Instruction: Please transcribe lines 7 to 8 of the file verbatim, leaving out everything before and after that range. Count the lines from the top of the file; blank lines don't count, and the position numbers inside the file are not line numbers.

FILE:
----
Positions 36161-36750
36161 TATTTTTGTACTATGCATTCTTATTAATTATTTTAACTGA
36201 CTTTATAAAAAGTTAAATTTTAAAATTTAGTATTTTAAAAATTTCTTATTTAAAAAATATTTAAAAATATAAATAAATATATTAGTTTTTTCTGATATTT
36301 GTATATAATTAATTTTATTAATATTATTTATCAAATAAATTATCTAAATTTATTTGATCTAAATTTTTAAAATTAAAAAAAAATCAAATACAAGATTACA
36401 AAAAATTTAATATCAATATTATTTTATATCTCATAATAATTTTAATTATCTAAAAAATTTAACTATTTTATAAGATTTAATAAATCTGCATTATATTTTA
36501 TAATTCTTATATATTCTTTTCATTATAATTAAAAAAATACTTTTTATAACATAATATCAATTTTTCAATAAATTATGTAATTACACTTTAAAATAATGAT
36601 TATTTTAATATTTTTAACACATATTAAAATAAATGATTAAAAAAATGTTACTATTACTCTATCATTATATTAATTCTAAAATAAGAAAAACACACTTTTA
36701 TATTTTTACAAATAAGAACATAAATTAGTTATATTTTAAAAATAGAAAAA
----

36601 TATTTTAATATTTTTAACACATATTAAAATAAATGATTAAAAAAATGTTACTATTACTCTATCATTATATTAATTCTAAAATAAGAAAAACACACTTTTA
36701 TATTTTTACAAATAAGAACATAAATTAGTTATATTTTAAAAATAGAAAAA